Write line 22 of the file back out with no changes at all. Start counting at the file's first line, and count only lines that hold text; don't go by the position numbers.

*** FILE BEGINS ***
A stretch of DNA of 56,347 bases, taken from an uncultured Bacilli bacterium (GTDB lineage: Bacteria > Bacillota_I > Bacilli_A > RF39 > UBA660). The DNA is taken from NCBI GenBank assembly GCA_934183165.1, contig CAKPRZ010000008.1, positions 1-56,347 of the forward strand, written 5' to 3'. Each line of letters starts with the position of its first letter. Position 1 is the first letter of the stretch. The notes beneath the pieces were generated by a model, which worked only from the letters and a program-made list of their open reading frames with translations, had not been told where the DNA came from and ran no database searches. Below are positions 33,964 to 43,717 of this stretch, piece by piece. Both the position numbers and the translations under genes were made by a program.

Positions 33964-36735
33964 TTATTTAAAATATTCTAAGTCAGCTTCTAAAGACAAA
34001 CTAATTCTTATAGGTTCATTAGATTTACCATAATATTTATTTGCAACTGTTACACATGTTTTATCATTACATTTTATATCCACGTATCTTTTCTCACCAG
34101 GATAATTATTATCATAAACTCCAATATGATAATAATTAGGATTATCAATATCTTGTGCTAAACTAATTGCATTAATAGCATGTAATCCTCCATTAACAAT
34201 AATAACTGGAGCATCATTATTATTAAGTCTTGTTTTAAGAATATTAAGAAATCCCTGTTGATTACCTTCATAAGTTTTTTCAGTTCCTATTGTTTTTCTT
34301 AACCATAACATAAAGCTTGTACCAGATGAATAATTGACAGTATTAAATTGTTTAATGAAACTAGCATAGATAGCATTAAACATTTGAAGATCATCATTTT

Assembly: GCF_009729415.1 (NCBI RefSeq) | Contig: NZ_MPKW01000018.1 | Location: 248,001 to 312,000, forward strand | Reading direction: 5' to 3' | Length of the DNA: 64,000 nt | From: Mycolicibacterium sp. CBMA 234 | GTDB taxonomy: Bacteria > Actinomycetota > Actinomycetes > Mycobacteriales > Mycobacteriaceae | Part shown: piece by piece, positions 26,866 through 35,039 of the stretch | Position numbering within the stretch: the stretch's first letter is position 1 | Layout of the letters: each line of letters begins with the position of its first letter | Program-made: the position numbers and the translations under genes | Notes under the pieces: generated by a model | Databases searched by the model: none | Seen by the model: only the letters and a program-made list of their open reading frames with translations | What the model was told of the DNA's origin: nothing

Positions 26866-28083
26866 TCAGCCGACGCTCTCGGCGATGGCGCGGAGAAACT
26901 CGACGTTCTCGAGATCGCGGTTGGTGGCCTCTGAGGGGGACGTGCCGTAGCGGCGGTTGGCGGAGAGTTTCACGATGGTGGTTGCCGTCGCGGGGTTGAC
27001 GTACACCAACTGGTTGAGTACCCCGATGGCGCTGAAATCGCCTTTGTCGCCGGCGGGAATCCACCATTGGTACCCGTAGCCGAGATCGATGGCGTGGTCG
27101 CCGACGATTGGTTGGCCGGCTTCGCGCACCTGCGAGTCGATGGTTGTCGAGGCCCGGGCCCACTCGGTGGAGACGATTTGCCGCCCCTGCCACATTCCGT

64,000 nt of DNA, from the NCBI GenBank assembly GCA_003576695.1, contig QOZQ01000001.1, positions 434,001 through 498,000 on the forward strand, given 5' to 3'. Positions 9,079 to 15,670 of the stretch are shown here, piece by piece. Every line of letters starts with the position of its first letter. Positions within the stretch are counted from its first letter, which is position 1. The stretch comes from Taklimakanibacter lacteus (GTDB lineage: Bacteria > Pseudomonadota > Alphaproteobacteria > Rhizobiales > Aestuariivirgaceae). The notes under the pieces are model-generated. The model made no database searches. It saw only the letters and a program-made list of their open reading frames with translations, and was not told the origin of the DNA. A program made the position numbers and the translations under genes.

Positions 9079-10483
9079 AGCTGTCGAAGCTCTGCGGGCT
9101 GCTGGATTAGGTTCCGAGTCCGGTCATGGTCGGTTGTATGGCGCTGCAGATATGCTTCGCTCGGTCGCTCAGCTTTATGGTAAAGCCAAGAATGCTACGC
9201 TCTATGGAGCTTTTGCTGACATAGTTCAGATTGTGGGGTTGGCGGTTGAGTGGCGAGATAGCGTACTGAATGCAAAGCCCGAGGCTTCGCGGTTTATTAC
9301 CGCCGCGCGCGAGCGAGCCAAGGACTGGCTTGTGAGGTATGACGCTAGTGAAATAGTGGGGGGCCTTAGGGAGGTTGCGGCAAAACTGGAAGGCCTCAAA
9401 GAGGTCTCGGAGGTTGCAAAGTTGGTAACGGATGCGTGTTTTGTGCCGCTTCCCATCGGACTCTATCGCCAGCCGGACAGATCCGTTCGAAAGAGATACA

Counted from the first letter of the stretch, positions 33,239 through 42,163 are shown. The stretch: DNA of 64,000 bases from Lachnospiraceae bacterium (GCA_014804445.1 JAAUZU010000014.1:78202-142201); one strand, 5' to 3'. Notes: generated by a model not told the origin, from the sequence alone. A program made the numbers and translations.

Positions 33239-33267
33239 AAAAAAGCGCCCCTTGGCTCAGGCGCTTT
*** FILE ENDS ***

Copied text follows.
Positions 33239-33267